Can you imagine this casual relegation of motherhood and its social role 50 years ago, when mothers, matrons and matriarchs were still linchpins of family and communities and more, and were listened to and respected as such? Now any so left not working are treated as third-class citizens. What’s happened to diversity here?

It is ironic that the feminists who deplored the stay at home mum now find themselves on the back foot in hiding, in back rooms in Oxford, trying to protect their femaleness with no one really listening to them. Least of all their Labour Party alma mater.

But the attempt to make women like men, the determination to ape men, believing this would bring them all the closer to equality, was destined to fail. Yet it is the idea that has shaped everything, most of all, that all that matters for women is their position in the public sphere, that all that matters, status wise, is work. Feminists’ determination to demote motherhood, to subordinate women’s prior commitment to relationships, family and child rearing, to the male obsession of work, has denied the relevance of sexual differences.

So once again changes to family life that are little short of revolutionary and that should concern women deeply, receive no attention on IWD; anymore than they ever did. Beyond demands for evermore parent outsourcing, evermore childcare provision for ever younger babies; or beyond complaints about its economic costs while the hidden costs, like infants’ ‘speech unreadiness’ for school, they are ignored. (At what point was it forgotten that learning to talk starts before the first word is uttered and that a baby learns most effectively when its feelings are involved in an intimate and secure relationship with its mother?)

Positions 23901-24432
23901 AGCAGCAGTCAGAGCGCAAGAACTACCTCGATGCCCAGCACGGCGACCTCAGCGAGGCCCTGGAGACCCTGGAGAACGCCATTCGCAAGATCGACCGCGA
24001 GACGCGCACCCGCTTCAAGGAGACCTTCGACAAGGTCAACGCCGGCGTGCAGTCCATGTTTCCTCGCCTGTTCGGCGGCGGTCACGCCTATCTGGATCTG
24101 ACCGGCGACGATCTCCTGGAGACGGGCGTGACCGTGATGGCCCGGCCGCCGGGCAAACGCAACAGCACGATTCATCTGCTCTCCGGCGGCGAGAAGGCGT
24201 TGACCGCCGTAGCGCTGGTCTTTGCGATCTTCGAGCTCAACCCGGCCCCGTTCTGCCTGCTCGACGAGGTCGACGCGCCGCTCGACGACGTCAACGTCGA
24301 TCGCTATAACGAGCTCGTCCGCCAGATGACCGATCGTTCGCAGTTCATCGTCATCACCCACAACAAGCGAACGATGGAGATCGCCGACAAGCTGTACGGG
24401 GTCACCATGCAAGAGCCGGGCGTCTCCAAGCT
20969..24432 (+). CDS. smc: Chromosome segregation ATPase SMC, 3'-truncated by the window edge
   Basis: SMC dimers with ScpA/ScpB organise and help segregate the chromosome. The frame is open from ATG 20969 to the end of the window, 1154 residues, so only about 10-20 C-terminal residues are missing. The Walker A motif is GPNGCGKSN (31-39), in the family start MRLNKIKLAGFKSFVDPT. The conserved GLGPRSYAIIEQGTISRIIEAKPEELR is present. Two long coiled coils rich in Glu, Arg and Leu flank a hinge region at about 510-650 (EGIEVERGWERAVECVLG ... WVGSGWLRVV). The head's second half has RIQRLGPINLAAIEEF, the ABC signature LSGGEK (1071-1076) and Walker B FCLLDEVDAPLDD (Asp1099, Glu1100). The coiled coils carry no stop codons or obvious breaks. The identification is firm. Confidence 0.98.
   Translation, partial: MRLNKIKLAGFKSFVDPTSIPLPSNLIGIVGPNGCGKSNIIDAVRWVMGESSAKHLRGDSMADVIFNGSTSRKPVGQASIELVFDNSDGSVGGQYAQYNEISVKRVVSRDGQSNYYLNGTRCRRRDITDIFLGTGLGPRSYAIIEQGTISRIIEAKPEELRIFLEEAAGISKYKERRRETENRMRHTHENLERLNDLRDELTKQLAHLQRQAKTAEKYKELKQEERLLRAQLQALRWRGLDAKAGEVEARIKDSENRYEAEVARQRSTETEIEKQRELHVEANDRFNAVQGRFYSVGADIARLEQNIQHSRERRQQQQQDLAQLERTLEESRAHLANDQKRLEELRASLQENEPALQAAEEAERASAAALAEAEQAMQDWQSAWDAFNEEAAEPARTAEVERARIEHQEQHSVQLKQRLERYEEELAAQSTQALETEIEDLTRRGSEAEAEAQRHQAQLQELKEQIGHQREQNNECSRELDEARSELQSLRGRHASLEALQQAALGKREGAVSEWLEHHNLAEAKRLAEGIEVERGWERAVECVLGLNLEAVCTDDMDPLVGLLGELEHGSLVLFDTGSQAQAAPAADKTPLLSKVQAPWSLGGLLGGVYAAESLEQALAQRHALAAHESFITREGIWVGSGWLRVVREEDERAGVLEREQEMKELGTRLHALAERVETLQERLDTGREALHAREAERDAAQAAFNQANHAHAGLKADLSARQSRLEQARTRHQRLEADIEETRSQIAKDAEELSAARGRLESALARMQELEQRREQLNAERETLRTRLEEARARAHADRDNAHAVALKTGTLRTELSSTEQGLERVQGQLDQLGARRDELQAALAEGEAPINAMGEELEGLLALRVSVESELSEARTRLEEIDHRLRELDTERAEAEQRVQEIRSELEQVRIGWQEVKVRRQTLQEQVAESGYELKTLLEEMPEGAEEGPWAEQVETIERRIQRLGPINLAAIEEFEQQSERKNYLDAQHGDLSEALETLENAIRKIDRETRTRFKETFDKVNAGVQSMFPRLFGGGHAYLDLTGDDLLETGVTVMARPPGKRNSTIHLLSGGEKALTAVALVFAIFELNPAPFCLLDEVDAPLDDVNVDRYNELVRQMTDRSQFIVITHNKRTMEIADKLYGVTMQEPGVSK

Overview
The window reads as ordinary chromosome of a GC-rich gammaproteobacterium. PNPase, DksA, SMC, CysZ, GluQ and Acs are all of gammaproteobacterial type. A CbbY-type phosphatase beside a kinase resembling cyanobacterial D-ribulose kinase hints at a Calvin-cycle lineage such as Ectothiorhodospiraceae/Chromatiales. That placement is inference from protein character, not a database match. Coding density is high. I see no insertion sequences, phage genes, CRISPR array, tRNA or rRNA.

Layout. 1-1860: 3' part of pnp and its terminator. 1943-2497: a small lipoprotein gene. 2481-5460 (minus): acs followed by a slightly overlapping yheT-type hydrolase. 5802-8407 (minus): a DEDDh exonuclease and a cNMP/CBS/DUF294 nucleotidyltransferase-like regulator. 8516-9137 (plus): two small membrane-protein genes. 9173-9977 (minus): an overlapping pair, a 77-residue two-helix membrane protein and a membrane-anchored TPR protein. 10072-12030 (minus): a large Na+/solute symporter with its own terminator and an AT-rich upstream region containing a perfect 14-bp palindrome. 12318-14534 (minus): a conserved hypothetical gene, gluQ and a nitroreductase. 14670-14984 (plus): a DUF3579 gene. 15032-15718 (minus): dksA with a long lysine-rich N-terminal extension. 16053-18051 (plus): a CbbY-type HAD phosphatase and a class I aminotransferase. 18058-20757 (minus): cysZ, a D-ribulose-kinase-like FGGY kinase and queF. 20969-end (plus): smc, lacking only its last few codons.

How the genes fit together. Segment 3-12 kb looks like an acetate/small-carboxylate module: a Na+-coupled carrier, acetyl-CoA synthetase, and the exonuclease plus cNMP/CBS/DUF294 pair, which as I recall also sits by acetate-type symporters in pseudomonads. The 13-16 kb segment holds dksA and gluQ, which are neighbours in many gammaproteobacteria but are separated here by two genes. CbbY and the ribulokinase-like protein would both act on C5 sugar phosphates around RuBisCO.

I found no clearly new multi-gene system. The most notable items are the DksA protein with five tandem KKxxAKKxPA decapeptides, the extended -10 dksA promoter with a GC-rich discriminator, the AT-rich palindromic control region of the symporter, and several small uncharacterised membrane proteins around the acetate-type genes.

You’d think the huge number of fatherless children – no sooner mentioned than passed over – would worry women. This is never addressed by IWD. No more than is the ongoing catastrophe of so many single-mother led, state-dependent households. Denial remains the order of the day. As for the rising abortion rate, well that apparently is good news while fall in conceptions and the delayed age for childbirth are a feminist problem only in so far as the fool proof technological solution is yet to be found.

No, what we predictably got was more silly triumphalism and propaganda over spurious women’s equality achievements – the pinnacle this year being the all-women train fleet launched for the day. That years of positive discrimination recruitment suggest that women might not be that keen, that unemployed men might be a lot more up for this career, of course was missing from the crib sheet. Not so however the latest research from woefully woke UN who trumped everyone else with the news that nine out of ten of us world-wide are biased against women, if you can work that one out.

Behind all this diversionary nonsense, the real feminist-induced calamities loom – loss of empathy, destructive levels of narcissism and self-obsession, institutionalised child-rearing ignorance, male alienation and, not least, a widening chasm between the sexes, which for more and more women means a single and childless future. 

Nothing to celebrate here I fear.

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Kathy Gyngell
Kathy Gyngell
Kathy is Editor of The Conservative Woman. She is @kathygyngelltcw on GETTR and is back on Twitter.